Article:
The bill in New York could make that picture a bit less grim. “It’s not a magic bullet,” says Kevin Gallagher, a co-author of the report and director of Boston University’s Global Development Policy Center, who argues that deeper overhauls of the global financial system are desperately needed. Still, he calls the bill “a great attempt to try to get the creditors to be responsible for this period of debt distress that they have a big hand in causing.”
“Many countries won’t default or ask for debt negotiations because they think that the private sector is going to drag it on for so long that the pain of restructuring will be bigger than the pain of making your society deal with self-inflicted austerity forever,” he added. “If this passes, we estimate that there are upwards of 70 countries that need debt relief which could benefit.”
Debt burdens, he explained, make it extraordinarily difficult to fund basic services, let alone to make forward-thinking investments in climate resilience or clean energy. By contrast, the rush to service debts—and in some cases the terms of restructuring agreements—incentivizes governments to tap into any fossil fuel reserves they might have and sell them for much-needed dollars. Amid a rolling economic crisis, including its ninth debt default in 2020 and more than 100 percent inflation, Argentina has doubled down on expanding oil and gas development in Patagonia.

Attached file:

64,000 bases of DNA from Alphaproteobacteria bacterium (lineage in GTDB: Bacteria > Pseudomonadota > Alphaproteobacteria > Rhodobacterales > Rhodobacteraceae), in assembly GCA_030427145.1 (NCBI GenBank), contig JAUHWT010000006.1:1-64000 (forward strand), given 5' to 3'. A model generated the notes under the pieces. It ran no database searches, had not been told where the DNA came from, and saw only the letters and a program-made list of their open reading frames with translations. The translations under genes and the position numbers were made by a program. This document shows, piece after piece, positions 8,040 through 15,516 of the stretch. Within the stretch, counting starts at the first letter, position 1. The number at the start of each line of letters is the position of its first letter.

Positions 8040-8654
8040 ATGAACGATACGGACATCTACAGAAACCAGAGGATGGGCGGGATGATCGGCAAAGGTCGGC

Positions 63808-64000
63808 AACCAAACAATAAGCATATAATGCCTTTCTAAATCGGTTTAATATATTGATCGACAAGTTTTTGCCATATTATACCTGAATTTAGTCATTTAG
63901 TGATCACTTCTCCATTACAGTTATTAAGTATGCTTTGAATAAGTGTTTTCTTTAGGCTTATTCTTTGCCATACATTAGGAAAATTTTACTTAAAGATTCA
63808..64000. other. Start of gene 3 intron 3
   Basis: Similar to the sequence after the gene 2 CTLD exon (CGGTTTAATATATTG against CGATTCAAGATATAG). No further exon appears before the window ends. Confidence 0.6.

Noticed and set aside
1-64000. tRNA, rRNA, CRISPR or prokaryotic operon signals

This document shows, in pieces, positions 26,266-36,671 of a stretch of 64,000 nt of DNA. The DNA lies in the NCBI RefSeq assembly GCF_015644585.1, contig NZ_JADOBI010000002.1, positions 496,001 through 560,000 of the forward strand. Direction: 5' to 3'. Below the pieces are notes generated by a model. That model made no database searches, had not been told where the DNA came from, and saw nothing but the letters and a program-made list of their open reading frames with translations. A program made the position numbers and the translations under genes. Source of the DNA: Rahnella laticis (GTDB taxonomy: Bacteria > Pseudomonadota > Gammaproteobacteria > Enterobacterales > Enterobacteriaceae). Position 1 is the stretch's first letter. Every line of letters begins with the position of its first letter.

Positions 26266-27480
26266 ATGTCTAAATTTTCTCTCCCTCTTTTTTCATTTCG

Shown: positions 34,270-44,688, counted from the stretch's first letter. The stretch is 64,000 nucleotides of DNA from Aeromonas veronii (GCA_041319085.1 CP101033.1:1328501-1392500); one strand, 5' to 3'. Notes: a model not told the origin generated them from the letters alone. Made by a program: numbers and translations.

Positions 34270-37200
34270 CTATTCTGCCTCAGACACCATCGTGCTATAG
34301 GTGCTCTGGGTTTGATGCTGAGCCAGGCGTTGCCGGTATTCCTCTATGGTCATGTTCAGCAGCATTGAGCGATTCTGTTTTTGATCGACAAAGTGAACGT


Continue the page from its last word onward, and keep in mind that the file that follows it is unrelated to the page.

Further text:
Unsurprisingly, there are parties with deep pockets opposed to changing the status quo. The Act’s passage through the Senate Judiciary Committee in May provoked a full-fledged freak-out among distressed asset investors. “We cannot emphasize enough the dangers these bills pose to the very governments the bills seek to help,” the lobby group Creditors Roundtable wrote in a frantic letter to lawmakers late last month. “This will make emerging-market sovereign debt unmarketable in New York.”
Another lobby group sent a text to legislators promising economic ruin for the Empire State if the bill became law. They’ve argued that the measures will only serve to raise borrowing costs for already poor countries, cause investors to flee, and empower China.
Though messages have gotten less apoplectic, LeCompte told me, Wall Street is now making the case that—while something should eventually happen—passing the bill this session wouldn’t allow creditors enough time to haggle over it with lawmakers.
“We still have a path over the next two to three days,” LeCompte told me Thursday, noting intense pressure from lobbyists, “but it’s a narrow path.”
Kate Aronoff is a staff writer at The New Republic.